While it may be easier to work on the engine inside, running the motor in an enclosed space can lead to carbon monoxide buildup which can be lethal. Always move the engine outside away from buildings before starting. Continue reading

Honda G100 Maintenance Guide

Honda’s G100 is a popular engine that’s used in all sorts of equipment. It can be found in tools for lawn care, agriculture, even construction. This guide will help you keep your engine running smoothly — no matter what it’s powering.


Carbon monoxide from the exhaust can be lethal in confined spaces. While it may be more convenient to work on the motor inside a garage or workshop, you should never start it inside or near a building.

To prevent injuries from moving parts, always shut off the engine before making any repairs.

The engine, and particularly the exhaust, can get very hot after running. It’s best to let the motor cool completely before performing any repairs.

Maintenance Schedule

Services You Can Do Yourself
Before each use: Check the oil and air cleaner
First month or 20 hours of operation: Change the oil
Every three months, or more frequently in dusty areas: Clean the air filter
Every 6 months or 100 hours: Change the oil, check the spark plug, clean the sediment cup and clean the spark arrester (if equipped)

Services that Should be Handled by a Repair Shop
First 6 months or 100 hours: Clean the combustion chamber and check the valve clearance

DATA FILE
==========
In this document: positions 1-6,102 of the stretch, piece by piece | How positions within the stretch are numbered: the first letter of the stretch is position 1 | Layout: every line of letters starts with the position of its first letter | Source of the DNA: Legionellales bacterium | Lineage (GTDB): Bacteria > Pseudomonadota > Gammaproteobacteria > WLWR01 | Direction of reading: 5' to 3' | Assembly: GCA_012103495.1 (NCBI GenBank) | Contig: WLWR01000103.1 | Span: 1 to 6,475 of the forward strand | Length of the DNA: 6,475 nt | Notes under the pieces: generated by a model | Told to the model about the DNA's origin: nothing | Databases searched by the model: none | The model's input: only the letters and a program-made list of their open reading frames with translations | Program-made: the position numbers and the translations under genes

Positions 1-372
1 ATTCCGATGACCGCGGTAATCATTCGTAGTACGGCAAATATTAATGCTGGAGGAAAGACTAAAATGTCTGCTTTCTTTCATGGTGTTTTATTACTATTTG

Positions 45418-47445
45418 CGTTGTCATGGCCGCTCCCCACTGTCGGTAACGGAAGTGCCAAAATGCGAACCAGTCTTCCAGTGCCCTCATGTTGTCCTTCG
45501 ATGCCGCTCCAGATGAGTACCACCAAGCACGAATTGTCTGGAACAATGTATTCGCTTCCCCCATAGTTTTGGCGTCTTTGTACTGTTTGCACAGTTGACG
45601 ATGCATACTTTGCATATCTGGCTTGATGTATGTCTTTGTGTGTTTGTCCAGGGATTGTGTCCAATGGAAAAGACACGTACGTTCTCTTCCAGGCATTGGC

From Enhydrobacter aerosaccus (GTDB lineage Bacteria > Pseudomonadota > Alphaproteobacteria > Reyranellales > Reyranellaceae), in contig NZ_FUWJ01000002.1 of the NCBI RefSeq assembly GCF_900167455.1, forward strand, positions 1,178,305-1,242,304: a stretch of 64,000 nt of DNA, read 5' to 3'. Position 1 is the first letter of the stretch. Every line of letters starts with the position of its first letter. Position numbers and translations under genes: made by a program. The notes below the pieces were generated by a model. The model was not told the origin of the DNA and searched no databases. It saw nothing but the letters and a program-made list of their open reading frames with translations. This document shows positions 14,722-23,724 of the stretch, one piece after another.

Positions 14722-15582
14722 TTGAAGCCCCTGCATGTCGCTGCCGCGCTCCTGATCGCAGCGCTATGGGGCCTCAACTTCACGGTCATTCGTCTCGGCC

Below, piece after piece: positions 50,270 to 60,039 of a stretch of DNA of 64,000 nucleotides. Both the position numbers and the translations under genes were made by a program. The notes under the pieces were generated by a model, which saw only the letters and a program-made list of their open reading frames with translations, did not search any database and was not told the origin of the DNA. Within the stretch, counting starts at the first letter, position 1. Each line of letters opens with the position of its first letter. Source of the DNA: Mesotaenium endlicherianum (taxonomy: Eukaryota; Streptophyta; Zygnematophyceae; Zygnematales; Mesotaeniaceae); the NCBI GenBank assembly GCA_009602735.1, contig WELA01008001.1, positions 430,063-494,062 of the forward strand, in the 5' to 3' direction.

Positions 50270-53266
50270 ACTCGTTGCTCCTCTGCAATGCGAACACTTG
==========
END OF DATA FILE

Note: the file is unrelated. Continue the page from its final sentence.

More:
Every year or 200 hours: Clean the fuel tank and filter
Every two years: Check the fuel line for leaks and replace as needed

Engine Oil

Honda recommends oil that meets API service classification SJ or greater. 10W30 is recommended for most temperatures, while 5W30 can be used below 32°F (0°C) and SAE 30 above 50°F (10°C.) The G100 holds 0.48 quarts (0.45 liters) of oil.

To check the oil, remove the oil filler cap/dipstick. Wipe it clean, and slide it into the filler neck, but don’t screw it into the neck. Pull it out and look for oil: if the dipstick is dry, add additional engine oil.

To change the oil, place a drain pan under the engine and remove the oil filler cap/dipstick followed by the drain bolt, located directly beneath the filler neck. Once the oil has drained, screw the drain bolt back into the motor, making sure the sealing washer is on the bolt. Add oil until it comes to the top of the filler neck.